In Iran, alcohol is illegal and punishable by up to 80 lashes, but that hasn’t stopped either a black market or serious drinking problems from developing within the country. According to the International Business Times, Iranian authorities have recently announced plans to open 150 alcohol treatment centers across the country, a surprising nod of acknowledgment towards the growing issue of alcohol abuse in Iran.
Currently, Iran has just one detoxification center, which opened in Tehran in 2013, though many believe that fear of punishment and flogging has kept many alcoholics from coming forward and seeking treatment.
Alireza Norouzi, head of the ministry’s drug abuse department, told the ISNA News Agency that the new centers will provide “special settings” to help individuals kick their alcohol habit, as well as educational courses. Six of the centers set to open in March will also provide in-patient detoxification.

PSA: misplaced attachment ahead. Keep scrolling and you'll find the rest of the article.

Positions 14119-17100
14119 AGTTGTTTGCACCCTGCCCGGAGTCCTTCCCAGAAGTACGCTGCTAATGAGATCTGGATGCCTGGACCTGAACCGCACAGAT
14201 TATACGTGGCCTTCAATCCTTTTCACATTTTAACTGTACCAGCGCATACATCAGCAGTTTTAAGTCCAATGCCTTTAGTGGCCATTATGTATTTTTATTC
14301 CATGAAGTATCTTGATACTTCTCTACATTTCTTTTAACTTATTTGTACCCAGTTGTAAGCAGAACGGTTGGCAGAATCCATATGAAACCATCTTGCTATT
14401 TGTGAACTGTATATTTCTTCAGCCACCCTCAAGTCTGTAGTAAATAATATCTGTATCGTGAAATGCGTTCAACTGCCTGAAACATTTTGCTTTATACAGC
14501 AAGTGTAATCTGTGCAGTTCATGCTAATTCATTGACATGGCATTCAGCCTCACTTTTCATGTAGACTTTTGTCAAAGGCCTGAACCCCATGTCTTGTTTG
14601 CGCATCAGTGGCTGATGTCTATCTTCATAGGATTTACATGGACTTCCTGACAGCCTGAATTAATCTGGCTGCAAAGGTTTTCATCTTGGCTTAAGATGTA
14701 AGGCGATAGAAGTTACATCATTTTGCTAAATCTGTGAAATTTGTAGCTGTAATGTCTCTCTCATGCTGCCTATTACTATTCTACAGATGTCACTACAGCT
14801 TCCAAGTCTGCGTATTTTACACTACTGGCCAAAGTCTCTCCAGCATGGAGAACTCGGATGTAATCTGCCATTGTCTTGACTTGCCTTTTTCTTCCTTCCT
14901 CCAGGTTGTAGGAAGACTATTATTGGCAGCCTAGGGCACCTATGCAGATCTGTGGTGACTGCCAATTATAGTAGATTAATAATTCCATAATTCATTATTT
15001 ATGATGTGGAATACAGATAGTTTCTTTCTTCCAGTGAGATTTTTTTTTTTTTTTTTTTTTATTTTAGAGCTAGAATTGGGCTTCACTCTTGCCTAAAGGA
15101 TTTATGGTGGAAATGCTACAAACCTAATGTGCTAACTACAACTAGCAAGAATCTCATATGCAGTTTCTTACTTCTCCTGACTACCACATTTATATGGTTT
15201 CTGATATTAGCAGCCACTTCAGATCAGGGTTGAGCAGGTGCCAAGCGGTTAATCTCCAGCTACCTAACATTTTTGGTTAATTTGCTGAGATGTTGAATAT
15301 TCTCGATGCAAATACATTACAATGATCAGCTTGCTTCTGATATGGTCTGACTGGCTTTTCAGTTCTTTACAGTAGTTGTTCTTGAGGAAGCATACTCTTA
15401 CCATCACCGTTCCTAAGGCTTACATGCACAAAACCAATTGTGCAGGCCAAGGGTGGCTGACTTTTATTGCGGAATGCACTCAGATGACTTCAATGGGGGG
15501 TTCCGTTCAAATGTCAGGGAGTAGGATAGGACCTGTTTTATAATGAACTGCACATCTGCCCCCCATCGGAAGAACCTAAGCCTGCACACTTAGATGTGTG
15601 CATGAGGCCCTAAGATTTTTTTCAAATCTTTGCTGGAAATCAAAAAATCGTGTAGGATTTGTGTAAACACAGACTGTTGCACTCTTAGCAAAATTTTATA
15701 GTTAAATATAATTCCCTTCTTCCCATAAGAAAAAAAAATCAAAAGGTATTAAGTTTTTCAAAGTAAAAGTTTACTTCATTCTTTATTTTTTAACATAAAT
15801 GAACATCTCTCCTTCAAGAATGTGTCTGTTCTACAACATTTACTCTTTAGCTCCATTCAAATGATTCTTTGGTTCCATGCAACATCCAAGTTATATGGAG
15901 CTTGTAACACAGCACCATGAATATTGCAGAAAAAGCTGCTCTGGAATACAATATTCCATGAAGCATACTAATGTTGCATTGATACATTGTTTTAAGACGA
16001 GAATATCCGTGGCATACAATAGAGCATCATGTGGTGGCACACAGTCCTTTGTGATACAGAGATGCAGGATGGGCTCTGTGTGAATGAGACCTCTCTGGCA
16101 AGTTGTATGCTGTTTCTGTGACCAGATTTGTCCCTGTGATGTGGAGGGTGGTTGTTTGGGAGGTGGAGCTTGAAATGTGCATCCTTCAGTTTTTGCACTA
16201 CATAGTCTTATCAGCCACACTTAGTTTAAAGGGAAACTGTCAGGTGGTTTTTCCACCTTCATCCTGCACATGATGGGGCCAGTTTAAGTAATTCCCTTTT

Alcohol has been banned in Iran since the 1979 Islamic Revolution. Since then, authorities have largely been in denial over problems with alcohol abuse in the country, although some officials have criticized the attempts to bury data and ignore the truth. Police chief Esmail Ahmadi-Moqaddam told the BBC: “There have always been attempts to conceal alcohol-related problems in the country, but alcohol consumption and an increase in alcoholism are facts.”
Ahmadi-Moqaddam estimates that there are 200,000 alcoholics in Iran, though others, like Marjan Namazi of the University of Tehran, believe the problem could be much worse. [International Business Times][Photo: Flickr/Matt Baran]